Our office continues to operate during our regular business hours, which are 8:30 am - 5:30 pm, Monday through Friday, but you can call the office 24 hours a day. We continue to follow all recommendations and requirements of the State of Emergency Stay at Home Order. Consultations are available via telephone or by video conference. The safety of our clients and employees is of the utmost importance and, therefore, in-person meetings are not available at this time except for emergencies or absolutely essential legal services.

Articles Tagged with Attorney

Charlotte Criminal Lawyer Brad Smith answers the question: “The person that called the police doesn’t want to press charges, can I still be prosecuted?”

North Carolina’s statewide curfew took effect on December 11, 2020, as COVID-19 cases and hospitalizations continue to rise and break new records. Under the state’s modified Stay-at-Home order, residents must stay at home between 10 p.m. and 5 a.m. What if you violate the order?

Charlotte Criminal Lawyer Brad Smith answers the question: “What are the long term effects of being convicted of a crime?”

New North Carolina laws as part of the state’s criminal justice reform went into effect on December 1, 2020. As a result, more North Carolinians are eligible to apply for expungement of their criminal record to eliminate barriers to employment, housing, education, benefits, and voting.

Charlotte DWI Lawyer Brad Smith answers the question: “If I simply intend to plead guilty, why do I need a lawyer?”

Courts must consider a variety of factors, including previous DWI convictions on the defendant’s record, to choose an appropriate sentence and penalties.

Charlotte Criminal Lawyer Brad Smith answers the question: “Can I be arrested without evidence against me?”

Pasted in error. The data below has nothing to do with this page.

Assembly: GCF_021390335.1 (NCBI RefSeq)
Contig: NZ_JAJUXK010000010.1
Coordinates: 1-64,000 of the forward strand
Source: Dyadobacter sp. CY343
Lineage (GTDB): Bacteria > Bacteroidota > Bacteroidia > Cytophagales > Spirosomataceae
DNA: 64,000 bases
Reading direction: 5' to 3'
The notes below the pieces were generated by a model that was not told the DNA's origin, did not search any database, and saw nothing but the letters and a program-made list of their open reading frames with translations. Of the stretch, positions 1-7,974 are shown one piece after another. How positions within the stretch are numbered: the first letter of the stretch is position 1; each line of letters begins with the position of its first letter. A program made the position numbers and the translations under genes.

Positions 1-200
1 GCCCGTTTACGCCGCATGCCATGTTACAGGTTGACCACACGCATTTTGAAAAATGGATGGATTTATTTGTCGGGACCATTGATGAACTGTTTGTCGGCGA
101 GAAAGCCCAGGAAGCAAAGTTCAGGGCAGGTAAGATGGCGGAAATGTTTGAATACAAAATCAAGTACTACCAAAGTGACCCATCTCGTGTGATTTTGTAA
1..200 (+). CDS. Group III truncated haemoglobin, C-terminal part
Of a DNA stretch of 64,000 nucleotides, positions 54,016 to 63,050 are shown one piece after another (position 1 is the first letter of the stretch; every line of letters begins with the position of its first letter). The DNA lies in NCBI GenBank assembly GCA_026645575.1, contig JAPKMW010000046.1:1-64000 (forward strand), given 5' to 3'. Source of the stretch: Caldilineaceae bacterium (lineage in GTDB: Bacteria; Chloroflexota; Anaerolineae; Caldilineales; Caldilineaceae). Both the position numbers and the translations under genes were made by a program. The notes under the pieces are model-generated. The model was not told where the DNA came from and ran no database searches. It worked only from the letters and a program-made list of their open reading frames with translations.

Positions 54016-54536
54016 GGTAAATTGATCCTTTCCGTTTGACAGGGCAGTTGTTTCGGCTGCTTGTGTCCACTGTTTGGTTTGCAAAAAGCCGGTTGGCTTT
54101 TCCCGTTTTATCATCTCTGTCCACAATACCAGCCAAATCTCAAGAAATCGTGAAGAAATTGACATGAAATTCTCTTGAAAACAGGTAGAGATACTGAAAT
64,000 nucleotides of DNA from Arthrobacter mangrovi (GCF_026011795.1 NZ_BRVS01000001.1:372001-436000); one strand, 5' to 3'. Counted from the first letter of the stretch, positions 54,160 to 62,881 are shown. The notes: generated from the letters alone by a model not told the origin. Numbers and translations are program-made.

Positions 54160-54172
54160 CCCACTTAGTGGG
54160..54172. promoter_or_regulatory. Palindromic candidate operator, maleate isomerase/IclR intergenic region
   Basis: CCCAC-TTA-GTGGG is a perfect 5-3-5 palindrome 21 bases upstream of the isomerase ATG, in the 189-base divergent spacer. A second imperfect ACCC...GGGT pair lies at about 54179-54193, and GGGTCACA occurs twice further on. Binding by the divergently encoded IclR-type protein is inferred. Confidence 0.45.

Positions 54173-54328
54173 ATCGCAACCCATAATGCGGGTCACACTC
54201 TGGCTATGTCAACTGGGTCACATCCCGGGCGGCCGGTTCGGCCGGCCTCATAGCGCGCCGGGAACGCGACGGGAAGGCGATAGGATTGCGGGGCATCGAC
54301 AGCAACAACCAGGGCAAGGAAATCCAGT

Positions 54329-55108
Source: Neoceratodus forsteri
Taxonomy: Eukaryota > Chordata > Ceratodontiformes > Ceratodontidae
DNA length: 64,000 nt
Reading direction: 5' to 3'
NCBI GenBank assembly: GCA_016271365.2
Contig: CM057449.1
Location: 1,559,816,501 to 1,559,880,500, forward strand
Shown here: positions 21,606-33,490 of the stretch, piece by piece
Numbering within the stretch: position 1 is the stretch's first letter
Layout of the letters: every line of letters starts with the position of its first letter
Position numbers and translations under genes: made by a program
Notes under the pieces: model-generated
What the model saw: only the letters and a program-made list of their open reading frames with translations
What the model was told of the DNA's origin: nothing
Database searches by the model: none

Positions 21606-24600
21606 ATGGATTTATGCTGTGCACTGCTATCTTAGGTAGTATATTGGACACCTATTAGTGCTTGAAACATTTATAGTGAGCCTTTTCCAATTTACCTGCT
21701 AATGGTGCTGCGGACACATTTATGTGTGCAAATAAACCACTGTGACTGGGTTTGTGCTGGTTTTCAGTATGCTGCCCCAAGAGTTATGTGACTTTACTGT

A North Carolina task force calls for the decriminalization of marijuana in the state. The state’s Task Force for Racial Equity in Criminal Justice has adopted recommendations to decriminalize possession of marijuana in North Carolina.

Charlotte Criminal Lawyer Brad Smith answers the question: “Do I need to hire an attorney if I have been falsely accused?”

North Carolina’s criminal courts use the highest burden of proof for convictions and imprisonment. However, even the highest burden of proof may not protect innocent defendants from racial disparities and biases within the criminal justice system.

Charlotte DWI Lawyer Brad Smith answers the question: “Is there more than one way for police to charge a person with DWI?”

https://youtu.be/pVA1KZIyp_M

North Carolina’s Zero Tolerance Law makes it illegal for people under the age of 21 to drive with any amount of alcohol or drugs in their system. People who are caught driving after consuming alcohol are charged with an underage or provisional DWI (driving while impaired).

Charlotte Criminal Lawyer Brad Smith answers the question: “If I have an outstanding warrant, what should I do?”

RICO stands for the Racketeer Influenced and Corrupt Organizations Act, a federal law created in the 1970s to fight organized crime. Law enforcement agencies devote extensive resources to prosecute and convict individuals who take part in organized crime schemes.

Charlotte Criminal Lawyer Brad Smith answers the question: “Do I need to hire an attorney if I have been falsely accused?”

Being wrongfully accused of a crime you did not commit is a stressful and life-altering experience. The emotional distress associated with being charged with a crime when you are innocent cannot compare to anything else.

Charlotte Criminal Lawyer Brad Smith answers the question: “My relationship is ending and they are threatening to call the police, how can I help myself?”

Phone harassment is a serious crime in North Carolina. You can be arrested and charged with a crime for making harassing phone calls, which involves any of the following:

Charlotte Criminal Lawyer Brad Smith answers the question: “What is the difference between a misdemeanor and a felony?”

While your right to carry firearms is protected under the federal constitution, depending on the circumstances you can still be arrested for carrying a gun in North Carolina. In fact, you can be arrested for having a gun without a permit during a traffic stop in North Carolina. This recently happened to a North Carolina woman traveling through New York. According to the Buffalo News, a woman was arrested for having a gun without a permit. Police officers arrested the woman during a traffic stop in Lackawanna. The 21-year-old was a passenger in a vehicle that was stopped by police for a traffic violation. She was charged with fourth-degree criminal possession of a weapon.

Contact Information